By Tymofiy Mylovanov, co-founder and member of the Editorial Board of VoxUkraine; Assistant Professor at the University of Pittsburgh
An offensive in the East of Ukraine launched by Russian troops and Russian-backed separatists, and shelling of Mariupol, exacerbates disillusion of Ukrainians with lack of fundamental changes. writes VoxUkraine’s Tymofiy Mylovanov in his op-ed. He urges, that it is becoming evident that the Ukrainian government is not up to the task of stopping Russia. In order to win, Ukrainian public, business and government should jointly undertake several simple non-military steps to show that Ukraine is gone to the West forever and that there is no going back, regardless of how hard Russia tries, Mylovanov suggests.
Over the last several days, Russian troops and Russian-backed separatists have launched an offensive in the East of Ukraine, taking Donetsk airport and shelling Mariupol. Ukraine has sustained losses and and lost territory. In Mariupol, rockets landed in densely populated neighborhoods (see videos here and here), killing and wounding scores of civilians.
These recent barbarian attacks, together with the history of Russia’s actions over the last year, leave no doubt that Russia will stop at nothing in order to destabilize Ukraine and bring it back under its influence. Russia is ready to sustain loss of life, both Ukrainian and Russian citizens, sanctions and economic crisis, and international isolation.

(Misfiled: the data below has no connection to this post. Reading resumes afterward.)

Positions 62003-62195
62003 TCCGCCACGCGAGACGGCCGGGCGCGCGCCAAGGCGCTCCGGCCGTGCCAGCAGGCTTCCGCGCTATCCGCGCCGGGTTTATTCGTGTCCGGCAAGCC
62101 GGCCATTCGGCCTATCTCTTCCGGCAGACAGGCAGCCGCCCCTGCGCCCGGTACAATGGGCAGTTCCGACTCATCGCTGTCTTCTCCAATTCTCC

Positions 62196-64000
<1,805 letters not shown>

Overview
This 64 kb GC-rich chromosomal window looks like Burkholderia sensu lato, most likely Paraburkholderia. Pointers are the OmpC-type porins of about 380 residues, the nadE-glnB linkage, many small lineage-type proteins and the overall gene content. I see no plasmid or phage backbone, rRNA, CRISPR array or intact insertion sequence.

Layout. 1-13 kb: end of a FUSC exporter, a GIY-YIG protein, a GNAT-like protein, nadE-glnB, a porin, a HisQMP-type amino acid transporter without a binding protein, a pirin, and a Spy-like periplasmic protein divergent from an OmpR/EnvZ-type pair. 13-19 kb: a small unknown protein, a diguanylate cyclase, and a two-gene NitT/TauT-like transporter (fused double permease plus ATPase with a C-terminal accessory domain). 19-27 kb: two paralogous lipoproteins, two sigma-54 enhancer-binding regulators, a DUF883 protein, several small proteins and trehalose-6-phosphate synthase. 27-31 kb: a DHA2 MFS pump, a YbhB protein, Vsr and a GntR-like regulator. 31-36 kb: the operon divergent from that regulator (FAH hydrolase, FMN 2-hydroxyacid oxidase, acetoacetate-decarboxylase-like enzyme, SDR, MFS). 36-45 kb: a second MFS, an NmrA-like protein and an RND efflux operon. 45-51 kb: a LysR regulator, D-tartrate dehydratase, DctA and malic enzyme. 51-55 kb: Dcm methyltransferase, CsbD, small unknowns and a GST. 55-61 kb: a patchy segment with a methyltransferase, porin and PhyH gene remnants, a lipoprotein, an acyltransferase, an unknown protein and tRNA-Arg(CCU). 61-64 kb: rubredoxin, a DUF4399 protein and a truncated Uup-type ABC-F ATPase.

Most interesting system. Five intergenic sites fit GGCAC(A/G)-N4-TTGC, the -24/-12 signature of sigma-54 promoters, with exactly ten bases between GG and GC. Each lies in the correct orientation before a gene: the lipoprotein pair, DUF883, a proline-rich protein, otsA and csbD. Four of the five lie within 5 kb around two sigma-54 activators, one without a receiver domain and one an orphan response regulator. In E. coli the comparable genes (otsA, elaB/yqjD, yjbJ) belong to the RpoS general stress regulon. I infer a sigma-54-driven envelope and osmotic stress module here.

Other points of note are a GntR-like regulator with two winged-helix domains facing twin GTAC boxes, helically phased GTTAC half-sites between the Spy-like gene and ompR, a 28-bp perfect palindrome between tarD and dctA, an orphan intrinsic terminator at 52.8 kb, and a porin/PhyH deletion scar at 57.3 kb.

In order to survive, Ukraine must stop Russia. Victory over Russia must become the highest and the only priority for Ukrainians. A year ago, Yanukovych regime collapsed only because Ukrainians had committed to victory over Yanukovych. The enemy Ukrainians face today is much more formidable, but it has become clear that negotiations, treaties, and deals will lead to nowhere and the enemy will not stop until Ukraine ceases to exist.
It is also clear that Ukrainians cannot expect meaningful support from the West and the international community more generally. Diplomatic statements will be issued, UN Security Council meetings will be called, legislative acts passed, and more promises of financial and other aid given. Yet, almost a year into the military conflict with Russia, Ukraine is still to receive substantive military and economic support from other countries. Unfortunately, in its fight with Russia, Ukraine is almost on its own.
Let’s also be honest to ourselves and admit that the Ukrainian government is not up to the task of stopping Russia. The government does not control the course of events, myopically focusing on immediate and urgent problems, and postpones developing its capacity and conducting fundamental reforms. It is not even clear if the leaders of the country understand what’s required of them – the government has failed to communicate to the public any clear ideology or systemic approach required in the times of this crisis. In short, the leadership of the country does not lead.
More than that, the government and the parliament are losing legitimacy and public support, which further limits their ability to influence the events. Ukrainians are becoming disillusioned by lack of fundamental changes, absence of investigation into the murders on Maidan and in Odesa, slow, if any, prosecution of corrupt officials, accusations of new corruption, blatant violations of the rule of the legislative process in the Parliament, and alleged infighting within different branches of the government. The business is worried about increased tax burden, collapse of the financial system, and possible default.